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Unformatted text preview: On the Complexity and Approximation of Non-unique Probe Selection Using d-Disjunct Matrix My T. Thai * Taieb Znati Abstract In this paper, we studied the MINimum- d-Disjunct Submatrix (MIN- d-DS), which can be used to select the minimum number of non-unique probes for viruses identifi- cation. We prove that MIN- d-DS is NP-hard for any fixed d . Using d-disjunct matrix, we present an O (log k )-approximation algorithm where k is an upper bound on the maximum number of targets hybridized to a probe. We also present a (1+( d +1)log n )- approximation algorithm to identify at most d targets in the presence of experimental errors. Our approximation algorithms also yield a linear time complexity for the de- coding algorithms. Keywords: non-unique probe, non-adaptive group testing, pooling designs, d-disjunct matrix * Computer and Information Science and Engineering Department. University of Florida. Gainesville, FL, 32611. Email: email@example.com. Support in part by National Science Foundation under grant CCF-0548895. Department of Computer Science. University of Pittsburgh. Pittsburgh, PA, 15215. Email: firstname.lastname@example.org 1 1 Introduction Non-unique probe selection is a fundamental problem in computational molecular biology for target identification (Moret and Shapiro, 1985; Steinfath et al., 2000; Borneman et al., 2001; Wang and Seed, 2003; Rahmann, 2002, 2003; Gao et al., 2006; Thai et al., 2007; Li et al., 2005; Thai, 2007). A probe is a short oligonucleotide of size 8-25, used for identifying targets in a biological sample through hybridizations using DNA microarrays. A probe is called a unique probe if it hybridizes to only one specific target; otherwise, called a non-unique probe. Since unique probes have a strong separability of targets, identifying the presence of targets in a sample by using unique probes is straightforward. However, finding unique probes for every target is a difficult task due to the strong similarity of closely related targets. Considering a set of n targets and a sample containing at most d 1 of these targets, Schilep, Torney, and Rahman (Schliep et al., 2003) introduced a method using non-unique probes with group testing techniques to identify at most d targets in the following three steps: 1. Find a large set of non-unique probes as candidates and let a binary matrix M represent the probe-target hybridizations with rows labeled by probes and columns labeled by targets; that is, M [ i,j ] = 1 if probe p i hybridizes to target t j ; otherwise, M [ i,j ] = 0. 2. Select a minimum subset of probes obtained in Step 1 so that these probes can identify up to d targets. In other words, find a minimum submatrix H of M with the same number of columns....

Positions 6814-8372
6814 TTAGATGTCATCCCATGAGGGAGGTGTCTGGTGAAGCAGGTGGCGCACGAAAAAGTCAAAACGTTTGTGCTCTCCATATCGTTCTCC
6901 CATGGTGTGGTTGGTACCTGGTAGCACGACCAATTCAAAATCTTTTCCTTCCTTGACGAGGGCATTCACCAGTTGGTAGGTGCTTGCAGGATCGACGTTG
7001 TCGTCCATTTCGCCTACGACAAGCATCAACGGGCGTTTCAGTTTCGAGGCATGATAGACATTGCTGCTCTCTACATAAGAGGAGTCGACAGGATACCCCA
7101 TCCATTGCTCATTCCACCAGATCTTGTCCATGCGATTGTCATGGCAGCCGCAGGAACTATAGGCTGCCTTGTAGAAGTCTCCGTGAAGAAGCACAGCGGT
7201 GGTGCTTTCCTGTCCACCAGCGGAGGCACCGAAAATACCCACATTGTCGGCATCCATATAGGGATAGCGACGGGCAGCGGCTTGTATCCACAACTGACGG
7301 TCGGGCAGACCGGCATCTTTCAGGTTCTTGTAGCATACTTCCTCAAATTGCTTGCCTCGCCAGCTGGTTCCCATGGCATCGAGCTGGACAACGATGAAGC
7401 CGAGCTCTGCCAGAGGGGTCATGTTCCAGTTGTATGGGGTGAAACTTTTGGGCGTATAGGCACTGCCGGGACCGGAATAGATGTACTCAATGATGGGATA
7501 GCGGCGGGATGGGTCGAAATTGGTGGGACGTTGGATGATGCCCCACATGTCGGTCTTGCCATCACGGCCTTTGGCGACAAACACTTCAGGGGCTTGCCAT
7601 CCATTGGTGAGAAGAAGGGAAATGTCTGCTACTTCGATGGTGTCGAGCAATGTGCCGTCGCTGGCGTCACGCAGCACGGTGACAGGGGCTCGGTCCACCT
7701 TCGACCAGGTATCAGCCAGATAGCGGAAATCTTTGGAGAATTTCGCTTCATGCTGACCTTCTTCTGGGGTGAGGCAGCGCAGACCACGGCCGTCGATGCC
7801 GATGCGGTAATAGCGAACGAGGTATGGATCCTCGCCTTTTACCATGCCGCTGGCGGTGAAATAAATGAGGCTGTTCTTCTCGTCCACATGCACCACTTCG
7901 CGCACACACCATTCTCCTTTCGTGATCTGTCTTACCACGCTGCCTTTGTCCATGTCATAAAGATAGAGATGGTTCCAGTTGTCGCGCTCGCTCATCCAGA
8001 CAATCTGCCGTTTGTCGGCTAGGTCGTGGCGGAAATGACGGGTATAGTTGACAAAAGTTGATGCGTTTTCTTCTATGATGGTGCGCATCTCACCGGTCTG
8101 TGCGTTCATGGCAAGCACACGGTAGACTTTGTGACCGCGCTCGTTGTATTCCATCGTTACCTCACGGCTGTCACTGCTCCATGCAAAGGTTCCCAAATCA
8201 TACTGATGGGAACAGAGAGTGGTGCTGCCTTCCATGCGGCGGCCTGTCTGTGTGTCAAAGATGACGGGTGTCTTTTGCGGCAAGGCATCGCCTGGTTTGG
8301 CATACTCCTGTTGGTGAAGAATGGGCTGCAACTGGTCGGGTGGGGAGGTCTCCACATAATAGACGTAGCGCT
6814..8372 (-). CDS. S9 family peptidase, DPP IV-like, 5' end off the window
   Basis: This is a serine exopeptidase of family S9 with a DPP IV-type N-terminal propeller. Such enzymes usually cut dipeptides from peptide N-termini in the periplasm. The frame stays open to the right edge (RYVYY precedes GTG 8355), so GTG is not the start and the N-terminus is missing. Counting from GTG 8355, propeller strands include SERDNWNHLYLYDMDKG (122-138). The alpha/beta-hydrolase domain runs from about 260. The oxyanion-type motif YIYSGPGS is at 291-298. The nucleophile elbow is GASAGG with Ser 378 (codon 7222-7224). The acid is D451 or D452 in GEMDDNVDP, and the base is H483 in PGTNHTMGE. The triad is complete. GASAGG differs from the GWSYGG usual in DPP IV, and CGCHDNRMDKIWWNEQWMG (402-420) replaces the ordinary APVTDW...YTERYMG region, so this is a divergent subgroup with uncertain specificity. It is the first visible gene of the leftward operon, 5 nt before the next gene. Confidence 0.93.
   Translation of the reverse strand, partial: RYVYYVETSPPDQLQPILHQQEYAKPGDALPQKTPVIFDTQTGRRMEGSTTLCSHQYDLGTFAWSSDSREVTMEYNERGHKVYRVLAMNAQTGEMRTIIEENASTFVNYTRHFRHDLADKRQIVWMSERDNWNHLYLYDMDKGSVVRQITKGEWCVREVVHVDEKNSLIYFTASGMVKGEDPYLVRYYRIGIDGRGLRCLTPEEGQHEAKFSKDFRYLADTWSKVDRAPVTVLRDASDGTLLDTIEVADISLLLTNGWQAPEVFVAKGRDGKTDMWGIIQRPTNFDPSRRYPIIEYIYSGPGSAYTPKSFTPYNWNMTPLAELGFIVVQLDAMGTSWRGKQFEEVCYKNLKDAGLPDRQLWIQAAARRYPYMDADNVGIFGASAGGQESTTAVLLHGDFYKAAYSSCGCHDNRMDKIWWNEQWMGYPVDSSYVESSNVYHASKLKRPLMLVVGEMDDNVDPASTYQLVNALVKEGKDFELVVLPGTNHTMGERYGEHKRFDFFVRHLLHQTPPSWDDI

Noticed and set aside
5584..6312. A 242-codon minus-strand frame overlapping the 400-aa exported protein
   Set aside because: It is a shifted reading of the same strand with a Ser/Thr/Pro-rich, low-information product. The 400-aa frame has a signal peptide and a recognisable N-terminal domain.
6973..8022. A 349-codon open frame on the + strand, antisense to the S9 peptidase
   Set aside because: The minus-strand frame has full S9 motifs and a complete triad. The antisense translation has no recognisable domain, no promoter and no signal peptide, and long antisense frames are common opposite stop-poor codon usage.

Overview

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This note was uploaded on 05/20/2011 for the course CAP 5515 taught by Professor Ungor during the Spring '08 term at University of Florida.
- Spring '08